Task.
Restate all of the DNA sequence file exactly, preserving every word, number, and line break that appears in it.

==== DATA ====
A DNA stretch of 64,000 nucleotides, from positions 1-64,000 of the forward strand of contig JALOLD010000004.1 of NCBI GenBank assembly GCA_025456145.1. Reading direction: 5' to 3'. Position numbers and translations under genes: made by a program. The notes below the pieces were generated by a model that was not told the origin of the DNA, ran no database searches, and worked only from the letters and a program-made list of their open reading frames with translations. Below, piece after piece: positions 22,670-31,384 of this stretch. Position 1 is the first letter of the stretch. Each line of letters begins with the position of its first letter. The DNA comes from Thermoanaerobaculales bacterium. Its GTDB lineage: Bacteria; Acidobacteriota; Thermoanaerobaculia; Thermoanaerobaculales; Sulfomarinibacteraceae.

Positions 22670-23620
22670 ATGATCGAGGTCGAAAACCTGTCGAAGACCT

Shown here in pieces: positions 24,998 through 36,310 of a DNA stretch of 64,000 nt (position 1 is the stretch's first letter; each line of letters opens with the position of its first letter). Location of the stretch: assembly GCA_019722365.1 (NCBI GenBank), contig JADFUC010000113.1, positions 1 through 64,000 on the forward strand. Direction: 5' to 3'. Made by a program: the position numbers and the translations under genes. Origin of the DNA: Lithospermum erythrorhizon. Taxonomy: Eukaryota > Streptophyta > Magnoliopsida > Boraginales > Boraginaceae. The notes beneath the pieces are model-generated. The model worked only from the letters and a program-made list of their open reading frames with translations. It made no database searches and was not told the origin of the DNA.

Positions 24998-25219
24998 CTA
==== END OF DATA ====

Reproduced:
A DNA stretch of 64,000 nucleotides, from positions 1-64,000 of the forward strand of contig JALOLD010000004.1 of NCBI GenBank assembly GCA_025456145.1. Reading direction: 5' to 3'. Position numbers and translations under genes: made by a program. The notes below the pieces were generated by a model that was not told the origin of the DNA, ran no database searches, and worked only from the letters and a program-made list of their open reading frames with translations. Below, piece after piece: positions 22,670-31,384 of this stretch. Position 1 is the first letter of the stretch. Each line of letters begins with the position of its first letter. The DNA comes from Thermoanaerobaculales bacterium. Its GTDB lineage: Bacteria; Acidobacteriota; Thermoanaerobaculia; Thermoanaerobaculales; Sulfomarinibacteraceae.

Positions 22670-23620
22670 ATGATCGAGGTCGAAAACCTGTCGAAGACCT

Shown here in pieces: positions 24,998 through 36,310 of a DNA stretch of 64,000 nt (position 1 is the stretch's first letter; each line of letters opens with the position of its first letter). Location of the stretch: assembly GCA_019722365.1 (NCBI GenBank), contig JADFUC010000113.1, positions 1 through 64,000 on the forward strand. Direction: 5' to 3'. Made by a program: the position numbers and the translations under genes. Origin of the DNA: Lithospermum erythrorhizon. Taxonomy: Eukaryota > Streptophyta > Magnoliopsida > Boraginales > Boraginaceae. The notes beneath the pieces are model-generated. The model worked only from the letters and a program-made list of their open reading frames with translations. It made no database searches and was not told the origin of the DNA.

Positions 24998-25219
24998 CTA